In this series, I am looking at why life sciences companies aren’t getting the full benefit of PLM, and what they can do about it. So far I’ve covered some of the industry-specific challenges, the potential benefits, and the evolution of the technology to support the unique life science product lifecycle. Now let’s talk about how we frame a PLM project to maximize organizational acceptance and impact.
When undertaking an initiative that includes PLM, many companies will frame the PLM component as a “PLM Program.” This is perhaps one of the biggest ways companies set themselves up for failure. As much as I can geek out about PLM, not just the overall program, but every PLM project must deliver clear, material business results.
While many consultants (and admittedly myself earlier in my career) have approached PLM programs without a clear and compelling business case, our job is to help our clients draw a clear line from their overall business drivers to specific quantitative and qualitative metrics where PLM can make a material impact on the business.
Let’s go back to our pioneer metaphor. Think of PLM like the wagon (our enabling vehicle). The pioneer is probably very interested in their wagon; the quality and sturdiness, the capabilities and features. But what they really care about is getting out West. This means they also need to understand how to survive in the elements. They need to know how to defend themselves if attacked. They probably need to know how to hunt and fish. They probably could use a map and an understanding of what places to avoid and which towns might be friendly to the weary traveler. Only when we bring all the right pieces together do our pioneers stand a real chance of making a successful journey. Poor planning and execution, without considering all these aspects, most likely equals failure, even death.
Instead of forming a PLM team (which is often IT focused), form a business transformation team (which is business focused) dedicated to results. This team can look at adopting PLM (with capabilities deployed in phases) as part of their integrated business transformation plan.
This team should start by understanding what business transformations are needed. When I study 10-K reports, I can almost always find ways that we can meaningfully impact many (say 75%) of the drivers cited in the “risks” section with PLM as part of the equation. Not too shabby! We can’t help much with currency fluctuations, but we can meaningfully enable time-to-market, cost, quality, compliance, risk, ROA, improved access to global markets, strategic growth, innovation and many other things.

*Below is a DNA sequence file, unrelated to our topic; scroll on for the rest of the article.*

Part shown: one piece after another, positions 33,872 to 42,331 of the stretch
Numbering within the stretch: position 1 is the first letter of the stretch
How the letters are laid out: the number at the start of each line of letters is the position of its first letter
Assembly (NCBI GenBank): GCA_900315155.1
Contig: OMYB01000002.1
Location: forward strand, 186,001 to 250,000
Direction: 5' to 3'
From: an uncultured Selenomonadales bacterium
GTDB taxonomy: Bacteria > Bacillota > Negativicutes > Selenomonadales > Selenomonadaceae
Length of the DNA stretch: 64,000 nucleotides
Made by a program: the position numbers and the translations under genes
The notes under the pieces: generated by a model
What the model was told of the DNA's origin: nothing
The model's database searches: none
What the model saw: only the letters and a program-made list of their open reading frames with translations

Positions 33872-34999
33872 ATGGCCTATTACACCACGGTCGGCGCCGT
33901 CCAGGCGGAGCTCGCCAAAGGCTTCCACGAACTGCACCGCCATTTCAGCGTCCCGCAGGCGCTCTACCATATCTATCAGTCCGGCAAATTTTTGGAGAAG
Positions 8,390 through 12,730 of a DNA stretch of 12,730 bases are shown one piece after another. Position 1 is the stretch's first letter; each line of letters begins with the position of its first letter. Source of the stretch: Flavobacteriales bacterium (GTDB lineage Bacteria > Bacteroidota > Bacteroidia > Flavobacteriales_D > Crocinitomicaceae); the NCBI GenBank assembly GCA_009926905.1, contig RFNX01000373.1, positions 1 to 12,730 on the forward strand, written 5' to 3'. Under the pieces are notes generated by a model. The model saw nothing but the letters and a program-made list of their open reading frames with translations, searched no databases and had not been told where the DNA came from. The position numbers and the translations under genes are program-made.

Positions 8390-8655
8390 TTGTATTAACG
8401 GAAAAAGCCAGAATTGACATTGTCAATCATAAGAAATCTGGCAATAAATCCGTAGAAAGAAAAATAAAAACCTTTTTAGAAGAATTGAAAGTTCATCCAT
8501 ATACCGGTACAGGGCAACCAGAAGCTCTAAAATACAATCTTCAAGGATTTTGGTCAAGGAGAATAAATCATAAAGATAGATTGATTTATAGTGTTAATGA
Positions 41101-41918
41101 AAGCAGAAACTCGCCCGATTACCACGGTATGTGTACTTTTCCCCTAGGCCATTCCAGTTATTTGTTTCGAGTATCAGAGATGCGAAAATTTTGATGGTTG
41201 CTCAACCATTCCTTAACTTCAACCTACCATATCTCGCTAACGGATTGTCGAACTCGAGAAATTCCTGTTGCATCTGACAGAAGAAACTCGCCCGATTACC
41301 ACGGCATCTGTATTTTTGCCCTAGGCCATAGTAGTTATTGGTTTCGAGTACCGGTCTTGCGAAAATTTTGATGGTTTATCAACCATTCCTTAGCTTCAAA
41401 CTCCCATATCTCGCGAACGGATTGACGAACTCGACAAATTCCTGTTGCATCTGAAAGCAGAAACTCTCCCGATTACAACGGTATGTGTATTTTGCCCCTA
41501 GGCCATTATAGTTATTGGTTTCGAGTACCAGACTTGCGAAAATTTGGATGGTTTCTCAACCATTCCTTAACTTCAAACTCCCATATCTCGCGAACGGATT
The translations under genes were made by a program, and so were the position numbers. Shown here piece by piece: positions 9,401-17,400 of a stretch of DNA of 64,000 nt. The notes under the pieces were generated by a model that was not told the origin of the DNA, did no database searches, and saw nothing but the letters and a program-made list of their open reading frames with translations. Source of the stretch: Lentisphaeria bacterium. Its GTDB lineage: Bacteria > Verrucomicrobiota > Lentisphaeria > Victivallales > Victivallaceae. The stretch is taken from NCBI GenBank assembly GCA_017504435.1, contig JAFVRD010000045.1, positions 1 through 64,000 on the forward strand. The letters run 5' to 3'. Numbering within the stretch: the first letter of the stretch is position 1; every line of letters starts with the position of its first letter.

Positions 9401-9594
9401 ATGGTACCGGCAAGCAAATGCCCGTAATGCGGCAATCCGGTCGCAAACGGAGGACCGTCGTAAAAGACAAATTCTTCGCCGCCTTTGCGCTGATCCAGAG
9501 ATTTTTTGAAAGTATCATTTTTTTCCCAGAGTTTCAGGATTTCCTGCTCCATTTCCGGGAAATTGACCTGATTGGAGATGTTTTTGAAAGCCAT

Framing the initiative as a business transformation means selecting which one to three drivers provide the greatest impact for a specific client, and then ensuring that every project delivers measurable benefits to those specific drivers. Only when companies understand the value they will realize from every PLM project do they overcome many of obstacles I’ve covered in this series.
In order for companies to realize the business results from their PLM project, they must follow a well-defined phase gate methodology, and gate reviews must have teeth and proper metrics. PLM can help facilitate much of this, but a tool (no matter how smart and integrated might be) is not the only aspect of the equation. It’s a combination of strategy, people, process and tools.
No matter where you are in your PLM transformation journey, it’s not too late to step back and reframe your initiative on business results. It’s okay to have a PLM team, but that team must report into a business transformation team.
In the next entry we will consider how we reframe our program and start by developing a business transformation strategy. Then we will see how a web of smartly integrated PLM processes can be truly differentiating (compared to the competition) as an enabler of that strategy.
More In This Series
The Missed Opportunity and How We Can Overcome It
The Business Benefits
The Basics of Technology and Strategy
Solving Coming PLM Strategy Problems
Making it Real – People, Governance and Methodology